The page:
“With this technique, it can be established whether the photons travel very close together and arrive at the two telescopes within a very short interval of time,” explains Zampieri. “We are able to determine the arrival of a photon at the telescope with an accuracy of 400 picoseconds, that is less than half a billionth of a second: in this tiny interval of time, light travels about 12 centimeters, and this length translates in the accuracy we need on the position of the two instruments ».

The Iqueye instrument (Italian Quantum Eye) mounted on the Galileo Telescope. Credits: Inaf

The Asiago experiment is the first example of a measurement of this type carried out with the acquisition and storage of the arrival times of the photons received by the two telescopes independently, and carrying out the analysis afterwards. “Our measurement does not yet allow us to construct an image”, explains Zampieri, “but it shows that with these instruments, with this setup , with this temporal accuracy, saving the data and analyzing them offline , the method works”.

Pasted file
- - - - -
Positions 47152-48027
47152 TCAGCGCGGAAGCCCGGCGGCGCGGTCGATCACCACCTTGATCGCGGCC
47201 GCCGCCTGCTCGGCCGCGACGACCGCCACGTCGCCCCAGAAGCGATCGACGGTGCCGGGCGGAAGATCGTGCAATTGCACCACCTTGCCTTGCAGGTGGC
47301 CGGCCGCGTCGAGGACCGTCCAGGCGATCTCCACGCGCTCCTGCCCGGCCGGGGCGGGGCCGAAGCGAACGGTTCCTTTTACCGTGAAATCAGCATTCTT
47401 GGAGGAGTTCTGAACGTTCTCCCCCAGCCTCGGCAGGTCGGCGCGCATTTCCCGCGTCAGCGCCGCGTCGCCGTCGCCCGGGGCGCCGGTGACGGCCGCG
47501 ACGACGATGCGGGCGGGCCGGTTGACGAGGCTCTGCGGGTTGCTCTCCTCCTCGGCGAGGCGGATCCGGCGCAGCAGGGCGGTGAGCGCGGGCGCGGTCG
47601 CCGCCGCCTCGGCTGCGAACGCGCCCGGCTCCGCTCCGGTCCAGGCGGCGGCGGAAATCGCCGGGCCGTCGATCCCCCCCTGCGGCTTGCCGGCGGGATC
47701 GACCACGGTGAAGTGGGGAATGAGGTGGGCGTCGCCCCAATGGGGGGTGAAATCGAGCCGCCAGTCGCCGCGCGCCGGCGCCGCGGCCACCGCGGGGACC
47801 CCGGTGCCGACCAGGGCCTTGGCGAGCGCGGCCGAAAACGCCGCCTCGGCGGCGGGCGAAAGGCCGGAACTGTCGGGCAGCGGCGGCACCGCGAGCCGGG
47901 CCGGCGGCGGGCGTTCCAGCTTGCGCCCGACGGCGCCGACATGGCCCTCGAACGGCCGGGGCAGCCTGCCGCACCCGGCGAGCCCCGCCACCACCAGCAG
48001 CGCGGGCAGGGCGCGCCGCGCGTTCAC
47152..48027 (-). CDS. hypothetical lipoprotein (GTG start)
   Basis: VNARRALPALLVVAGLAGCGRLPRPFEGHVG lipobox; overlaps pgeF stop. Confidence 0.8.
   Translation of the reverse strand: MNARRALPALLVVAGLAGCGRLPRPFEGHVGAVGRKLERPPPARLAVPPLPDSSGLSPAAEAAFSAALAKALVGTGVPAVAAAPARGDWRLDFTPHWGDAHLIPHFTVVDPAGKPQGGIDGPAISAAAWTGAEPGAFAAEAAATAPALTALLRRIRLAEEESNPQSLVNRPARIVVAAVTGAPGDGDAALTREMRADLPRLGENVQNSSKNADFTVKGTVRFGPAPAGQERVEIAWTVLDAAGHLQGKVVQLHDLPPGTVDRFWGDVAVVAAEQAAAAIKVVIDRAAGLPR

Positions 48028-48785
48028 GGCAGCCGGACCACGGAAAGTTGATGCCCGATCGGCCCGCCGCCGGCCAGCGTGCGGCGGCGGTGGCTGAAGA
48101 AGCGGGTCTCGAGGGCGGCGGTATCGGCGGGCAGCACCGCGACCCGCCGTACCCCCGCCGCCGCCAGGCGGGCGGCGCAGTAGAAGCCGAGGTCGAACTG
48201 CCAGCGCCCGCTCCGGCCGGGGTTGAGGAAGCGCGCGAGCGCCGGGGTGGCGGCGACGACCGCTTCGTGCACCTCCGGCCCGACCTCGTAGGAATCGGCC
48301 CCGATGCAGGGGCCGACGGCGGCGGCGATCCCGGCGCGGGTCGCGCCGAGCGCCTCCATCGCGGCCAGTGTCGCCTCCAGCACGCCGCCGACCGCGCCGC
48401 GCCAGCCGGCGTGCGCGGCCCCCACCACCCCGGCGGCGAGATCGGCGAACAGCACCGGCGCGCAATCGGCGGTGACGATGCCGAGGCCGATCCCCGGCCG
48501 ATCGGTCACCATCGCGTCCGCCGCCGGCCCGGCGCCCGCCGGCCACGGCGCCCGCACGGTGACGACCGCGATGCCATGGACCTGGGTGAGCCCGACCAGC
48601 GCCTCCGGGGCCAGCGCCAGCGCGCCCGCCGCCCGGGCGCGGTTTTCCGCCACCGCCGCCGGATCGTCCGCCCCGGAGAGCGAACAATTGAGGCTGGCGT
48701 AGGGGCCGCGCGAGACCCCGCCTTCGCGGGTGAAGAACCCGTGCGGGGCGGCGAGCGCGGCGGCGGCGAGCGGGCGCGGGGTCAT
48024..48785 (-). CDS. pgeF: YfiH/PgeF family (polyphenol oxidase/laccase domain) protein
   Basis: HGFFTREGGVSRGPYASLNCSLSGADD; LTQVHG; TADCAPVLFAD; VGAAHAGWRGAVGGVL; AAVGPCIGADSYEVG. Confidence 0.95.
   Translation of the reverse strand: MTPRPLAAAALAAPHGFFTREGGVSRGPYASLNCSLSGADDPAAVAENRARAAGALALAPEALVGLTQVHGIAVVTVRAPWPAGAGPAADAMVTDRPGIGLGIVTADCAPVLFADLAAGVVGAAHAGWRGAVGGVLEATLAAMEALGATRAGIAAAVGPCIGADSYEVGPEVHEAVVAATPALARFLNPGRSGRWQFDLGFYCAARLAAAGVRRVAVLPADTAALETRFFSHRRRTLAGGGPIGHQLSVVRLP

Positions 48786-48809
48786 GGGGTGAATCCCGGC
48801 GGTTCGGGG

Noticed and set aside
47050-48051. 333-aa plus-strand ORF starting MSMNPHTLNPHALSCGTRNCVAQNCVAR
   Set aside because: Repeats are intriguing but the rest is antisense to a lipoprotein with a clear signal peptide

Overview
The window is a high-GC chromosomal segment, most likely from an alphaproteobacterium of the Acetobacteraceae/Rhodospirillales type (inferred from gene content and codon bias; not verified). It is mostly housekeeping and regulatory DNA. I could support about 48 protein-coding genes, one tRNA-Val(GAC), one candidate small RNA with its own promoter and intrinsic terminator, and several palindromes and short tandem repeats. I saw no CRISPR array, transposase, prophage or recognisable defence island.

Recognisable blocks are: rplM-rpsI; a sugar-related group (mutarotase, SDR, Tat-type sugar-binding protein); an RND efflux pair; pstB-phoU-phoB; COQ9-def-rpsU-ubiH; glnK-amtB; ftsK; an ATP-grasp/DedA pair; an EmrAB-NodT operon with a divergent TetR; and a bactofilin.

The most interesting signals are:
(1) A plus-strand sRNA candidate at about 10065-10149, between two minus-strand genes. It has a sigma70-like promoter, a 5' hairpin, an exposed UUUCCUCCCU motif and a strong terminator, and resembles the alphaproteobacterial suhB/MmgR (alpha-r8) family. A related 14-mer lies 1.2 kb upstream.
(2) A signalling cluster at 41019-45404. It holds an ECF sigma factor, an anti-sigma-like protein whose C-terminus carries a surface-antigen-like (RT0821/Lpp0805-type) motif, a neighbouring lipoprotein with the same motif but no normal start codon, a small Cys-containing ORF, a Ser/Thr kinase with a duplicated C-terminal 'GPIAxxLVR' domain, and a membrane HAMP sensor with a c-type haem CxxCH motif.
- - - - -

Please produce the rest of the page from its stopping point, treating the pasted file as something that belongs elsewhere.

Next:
This feasibility study opens up new perspectives for stellar imaging : in the future, by moving from two telescopes to an array with elements separated by about one kilometer, it will be possible to image bright stars with unprecedented resolution . A possible application could involve Astri Mini-Array , a project developed by INAF which involves the construction of a battery of nine Cherenkov telescopes in Tenerife, in the Canary Islands. Cherenkov telescopes study the universe through gamma raysat very high energy, but their technology is that of an optical telescope: in fact they hunt for emission in the visible wavelengths produced by gamma rays that interact with the earth’s atmosphere. On full moon nights, when this type of observation is not possible, the array of telescopes could be aimed at bright stars to observe details never seen on their surface.

“By applying this technique to an observatory like Astri Mini-Array”, Zampieri continues, “we expect to be able to solve an object of the size of Jupiter on the surface of a star that is at the distance of Vega: not a planet like Jupiter, however, because we need a very high brightness contrast, but we could identify bright spots on the surface of a star, caused for example by a magnetic hotspot , which would be extremely interesting. ‘

Featured image: Top view of the two observation stations located in Asiago: top left, the Cima Pennar station, which houses the Galileo Telescope, and bottom right, the Cima Ekar station, which houses the Copernicus Telescope. Credits: National Geoportal of the Ministry of the Environment